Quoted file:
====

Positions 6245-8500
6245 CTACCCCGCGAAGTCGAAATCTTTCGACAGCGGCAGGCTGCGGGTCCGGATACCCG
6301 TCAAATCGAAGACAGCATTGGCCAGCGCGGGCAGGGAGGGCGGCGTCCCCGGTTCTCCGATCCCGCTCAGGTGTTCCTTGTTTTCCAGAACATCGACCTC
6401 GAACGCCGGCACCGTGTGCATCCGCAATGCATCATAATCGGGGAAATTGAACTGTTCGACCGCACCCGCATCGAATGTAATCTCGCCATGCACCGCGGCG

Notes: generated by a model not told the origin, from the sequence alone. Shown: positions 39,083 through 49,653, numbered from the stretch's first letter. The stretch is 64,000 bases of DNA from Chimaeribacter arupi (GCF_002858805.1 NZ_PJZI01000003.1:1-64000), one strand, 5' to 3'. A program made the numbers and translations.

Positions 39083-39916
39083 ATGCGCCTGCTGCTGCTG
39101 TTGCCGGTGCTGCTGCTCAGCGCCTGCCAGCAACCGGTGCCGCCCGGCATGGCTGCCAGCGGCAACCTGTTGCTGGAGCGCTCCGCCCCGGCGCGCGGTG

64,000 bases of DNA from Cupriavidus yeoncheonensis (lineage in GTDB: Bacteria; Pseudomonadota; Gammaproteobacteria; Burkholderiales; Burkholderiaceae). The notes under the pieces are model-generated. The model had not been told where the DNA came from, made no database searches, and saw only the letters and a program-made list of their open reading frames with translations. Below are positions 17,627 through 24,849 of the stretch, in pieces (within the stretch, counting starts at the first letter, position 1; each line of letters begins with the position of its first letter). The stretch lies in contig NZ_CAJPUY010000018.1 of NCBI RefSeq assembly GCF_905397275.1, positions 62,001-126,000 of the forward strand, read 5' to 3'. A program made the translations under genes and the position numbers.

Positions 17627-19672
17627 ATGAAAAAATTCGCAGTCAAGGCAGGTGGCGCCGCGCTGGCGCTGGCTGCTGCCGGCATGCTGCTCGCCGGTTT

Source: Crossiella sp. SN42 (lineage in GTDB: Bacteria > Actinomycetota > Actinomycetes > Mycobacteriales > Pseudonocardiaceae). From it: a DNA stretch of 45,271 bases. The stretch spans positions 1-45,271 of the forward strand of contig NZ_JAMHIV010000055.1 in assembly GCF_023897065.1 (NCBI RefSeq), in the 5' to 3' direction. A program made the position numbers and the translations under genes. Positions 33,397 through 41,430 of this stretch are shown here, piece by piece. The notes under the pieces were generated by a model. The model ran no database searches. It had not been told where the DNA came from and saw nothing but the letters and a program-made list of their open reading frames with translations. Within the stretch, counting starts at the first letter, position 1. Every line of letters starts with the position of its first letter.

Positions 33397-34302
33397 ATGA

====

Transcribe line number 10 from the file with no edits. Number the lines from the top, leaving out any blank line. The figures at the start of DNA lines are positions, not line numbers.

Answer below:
Positions 17627-19672